Right now, Lewis enjoys being the insider's outsider. He was chairman of Barry's transition team in 1978 and chairman of Barry's financial committee in 1982, but his advice to the mayor before the last election "was not always what the mayor wanted to hear," says James Gibson, a former Barry official now at the Rockefeller Foundation.

It was, says Lewis, "things I thought could be helpful."

Allegations of corruption and recent convictions of high-level officials in the administration, Lewis believes, have "clouded much of the good work that the administration has done. That is unfortunate because I think the mayor has accomplished a number of things."

But unquestionably, he says, "The Barry administration has made mistakes and there have been problems. I can't blame that on a conspiracy theory or a race of people ... It's the thing I call accountability. Marion Barry has to be accountable. If things go wrong here in the telephone company, I am held accountable ... Ultimately," in the city "it rests on Marion's shoulders."

Lewis' election to the presidency of the Board of Trade stands as a remarkable personal achievement for the son of a Arkansas City, Kan. railroad porter and his wife, who worked as a maid. He freely acknowledges it is part of his drive for success. "Not that I had planned it ... but obviously if you are upwardly mobile and looking toward the future, you look for opportunities that will do it for you."

It is also a notable benchmark for the Board of Trade. In its 99-year history, two other blacks have been in line for the presidency, Flaxie Pinkett and Roger Blount, but each withdrew. And when Lewis looks around the wood-paneled board room off L Street in Washington's nouvelle money corridor, he sees very few other blacks. "I would have been content to be the third black president of the Board of Trade. It is not important to be a first," says Lewis. "It is important to be there."

One of the slowest changes in Washington in the 15 years since home rule has been the movement of black executives into the private sector and especially into decision-making positions there. Principally, the black power of the 1980s in Washington is exercised through elected political posts, administrative posts at universities and medical complexes, partnerships at downtown law firms and the pulpits of local churches. The most powerful names in Washington's business world are those of white developers.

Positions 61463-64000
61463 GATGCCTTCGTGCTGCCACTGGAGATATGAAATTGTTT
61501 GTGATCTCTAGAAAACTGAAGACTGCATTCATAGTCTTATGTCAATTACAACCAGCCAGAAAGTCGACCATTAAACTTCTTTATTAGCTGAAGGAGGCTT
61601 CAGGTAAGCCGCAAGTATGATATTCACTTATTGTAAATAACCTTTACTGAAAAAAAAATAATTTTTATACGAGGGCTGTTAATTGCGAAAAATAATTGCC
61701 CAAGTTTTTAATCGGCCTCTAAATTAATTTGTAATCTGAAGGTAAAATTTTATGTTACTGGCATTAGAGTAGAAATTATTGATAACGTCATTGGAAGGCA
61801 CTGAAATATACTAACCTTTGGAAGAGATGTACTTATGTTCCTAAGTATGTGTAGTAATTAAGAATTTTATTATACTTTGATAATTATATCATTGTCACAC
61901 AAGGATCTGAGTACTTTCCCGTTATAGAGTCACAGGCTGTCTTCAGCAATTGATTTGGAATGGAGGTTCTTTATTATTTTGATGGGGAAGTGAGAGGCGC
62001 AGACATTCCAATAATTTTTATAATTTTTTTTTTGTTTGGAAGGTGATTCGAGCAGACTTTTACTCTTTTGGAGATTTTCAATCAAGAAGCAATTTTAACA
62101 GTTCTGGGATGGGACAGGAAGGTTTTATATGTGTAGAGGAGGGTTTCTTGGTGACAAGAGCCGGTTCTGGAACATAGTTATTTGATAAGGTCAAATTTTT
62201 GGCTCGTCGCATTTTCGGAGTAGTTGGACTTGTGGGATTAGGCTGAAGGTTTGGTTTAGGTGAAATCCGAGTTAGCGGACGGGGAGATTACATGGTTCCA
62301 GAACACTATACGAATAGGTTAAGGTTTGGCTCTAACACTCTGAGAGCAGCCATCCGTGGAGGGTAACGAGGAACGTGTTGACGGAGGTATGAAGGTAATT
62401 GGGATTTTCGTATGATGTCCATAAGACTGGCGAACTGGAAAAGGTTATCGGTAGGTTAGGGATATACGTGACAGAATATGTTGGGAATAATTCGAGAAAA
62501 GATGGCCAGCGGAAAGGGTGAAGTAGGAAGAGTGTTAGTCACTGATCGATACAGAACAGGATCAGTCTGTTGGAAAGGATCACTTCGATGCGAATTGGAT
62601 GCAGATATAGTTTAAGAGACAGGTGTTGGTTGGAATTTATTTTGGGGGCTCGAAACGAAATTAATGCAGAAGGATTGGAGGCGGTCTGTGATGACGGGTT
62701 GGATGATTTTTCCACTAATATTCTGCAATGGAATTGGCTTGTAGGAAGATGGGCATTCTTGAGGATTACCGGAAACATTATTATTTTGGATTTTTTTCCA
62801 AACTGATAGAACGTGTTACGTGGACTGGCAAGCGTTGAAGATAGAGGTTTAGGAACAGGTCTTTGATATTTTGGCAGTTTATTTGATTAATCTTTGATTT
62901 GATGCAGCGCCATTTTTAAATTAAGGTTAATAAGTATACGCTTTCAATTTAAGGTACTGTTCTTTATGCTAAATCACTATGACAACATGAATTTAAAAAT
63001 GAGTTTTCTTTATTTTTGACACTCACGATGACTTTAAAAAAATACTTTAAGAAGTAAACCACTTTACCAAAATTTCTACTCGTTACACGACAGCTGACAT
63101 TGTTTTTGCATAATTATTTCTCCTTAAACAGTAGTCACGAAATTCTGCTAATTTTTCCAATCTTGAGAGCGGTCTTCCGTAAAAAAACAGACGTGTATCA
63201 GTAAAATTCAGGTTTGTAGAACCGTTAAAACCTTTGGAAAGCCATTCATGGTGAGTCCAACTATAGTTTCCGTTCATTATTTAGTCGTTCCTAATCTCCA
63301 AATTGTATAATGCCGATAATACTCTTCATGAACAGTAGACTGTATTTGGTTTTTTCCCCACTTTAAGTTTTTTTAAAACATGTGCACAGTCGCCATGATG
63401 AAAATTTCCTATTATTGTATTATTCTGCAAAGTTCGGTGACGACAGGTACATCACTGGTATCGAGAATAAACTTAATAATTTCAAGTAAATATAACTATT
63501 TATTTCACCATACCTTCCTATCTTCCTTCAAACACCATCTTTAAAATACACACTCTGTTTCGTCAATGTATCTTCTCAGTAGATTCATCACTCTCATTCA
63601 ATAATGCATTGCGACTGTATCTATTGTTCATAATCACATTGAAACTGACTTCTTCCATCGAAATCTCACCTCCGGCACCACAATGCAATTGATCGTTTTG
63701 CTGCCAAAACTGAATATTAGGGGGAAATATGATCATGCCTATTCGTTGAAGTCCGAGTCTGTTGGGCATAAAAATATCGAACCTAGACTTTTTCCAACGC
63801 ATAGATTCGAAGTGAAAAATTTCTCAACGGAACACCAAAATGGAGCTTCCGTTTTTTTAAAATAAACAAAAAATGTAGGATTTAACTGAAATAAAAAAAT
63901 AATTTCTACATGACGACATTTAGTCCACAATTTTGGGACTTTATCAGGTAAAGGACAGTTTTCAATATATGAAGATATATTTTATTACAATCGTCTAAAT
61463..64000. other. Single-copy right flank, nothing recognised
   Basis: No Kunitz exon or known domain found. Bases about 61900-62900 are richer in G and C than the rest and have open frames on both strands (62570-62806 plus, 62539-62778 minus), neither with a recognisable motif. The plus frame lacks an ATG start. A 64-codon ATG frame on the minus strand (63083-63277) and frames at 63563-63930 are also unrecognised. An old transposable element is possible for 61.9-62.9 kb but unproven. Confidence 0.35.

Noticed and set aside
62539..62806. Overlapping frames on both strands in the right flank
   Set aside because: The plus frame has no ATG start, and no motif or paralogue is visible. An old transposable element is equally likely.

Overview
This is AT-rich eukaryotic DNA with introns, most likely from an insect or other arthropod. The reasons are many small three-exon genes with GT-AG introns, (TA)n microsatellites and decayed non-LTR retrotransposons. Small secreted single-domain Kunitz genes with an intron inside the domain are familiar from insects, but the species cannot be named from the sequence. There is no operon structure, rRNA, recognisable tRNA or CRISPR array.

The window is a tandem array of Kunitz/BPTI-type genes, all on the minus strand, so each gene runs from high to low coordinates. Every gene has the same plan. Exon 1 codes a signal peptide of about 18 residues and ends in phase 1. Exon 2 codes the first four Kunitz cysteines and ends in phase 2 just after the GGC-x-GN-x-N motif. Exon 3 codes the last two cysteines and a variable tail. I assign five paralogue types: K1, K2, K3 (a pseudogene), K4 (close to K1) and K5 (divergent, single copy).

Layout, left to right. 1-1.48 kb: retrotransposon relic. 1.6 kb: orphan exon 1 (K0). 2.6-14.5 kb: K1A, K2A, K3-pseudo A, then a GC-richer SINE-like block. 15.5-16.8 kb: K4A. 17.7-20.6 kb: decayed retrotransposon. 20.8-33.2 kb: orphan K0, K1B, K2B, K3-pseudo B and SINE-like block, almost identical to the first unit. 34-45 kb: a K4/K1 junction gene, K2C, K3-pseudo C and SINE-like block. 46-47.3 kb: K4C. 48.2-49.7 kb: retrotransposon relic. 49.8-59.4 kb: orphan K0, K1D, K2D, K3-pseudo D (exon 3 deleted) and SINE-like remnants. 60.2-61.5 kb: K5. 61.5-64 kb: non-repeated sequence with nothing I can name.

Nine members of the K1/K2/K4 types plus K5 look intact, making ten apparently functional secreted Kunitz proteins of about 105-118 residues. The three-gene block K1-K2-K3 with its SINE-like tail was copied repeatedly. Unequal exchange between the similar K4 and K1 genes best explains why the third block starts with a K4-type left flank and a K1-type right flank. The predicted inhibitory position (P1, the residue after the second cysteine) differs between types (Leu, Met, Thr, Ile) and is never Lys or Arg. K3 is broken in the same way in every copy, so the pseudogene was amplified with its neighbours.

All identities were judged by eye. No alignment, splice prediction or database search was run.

In this transition era, a few blacks have broken the mold with their own businesses and others, such as Lewis, have emerged from an institutional base, including Thomas Duckenfield, an attorney who is vice president and general manager of District of Columbia Gas; Sharon Pratt Dixon, general counsel of Pepco; and Kent Cushenberry, director of corporate community relations/governmental programs for IBM.

Within those ranks, Lewis holds a special leadership position, in part because of his diverse interests. Reaching far beyond the business community, he has been particularly influential with minority education groups and arts groups. He tap danced as a kid, starred in school plays, was a drum major in his high school band and a cheering parent as his childrentook to the stage.

A founder of the Cultural Alliance of Greater Washington, Lewis was president of the Capitol Ballet Board during its most active years, a past member of the Capital Children's Museum board and, as president of the Library Theater, made the production company one of the most successful local nonprofits. In demand by a number of groups, Lewis is a member of eight boards, pared down in the past year from about 15. Until recently he was a director of the National Bank of Washington, the city's second largest, but left to help Jeffrey Cohen, a developer and a friend, start City National Bank. Lewis will be chairman of its board of directors when it opens next year.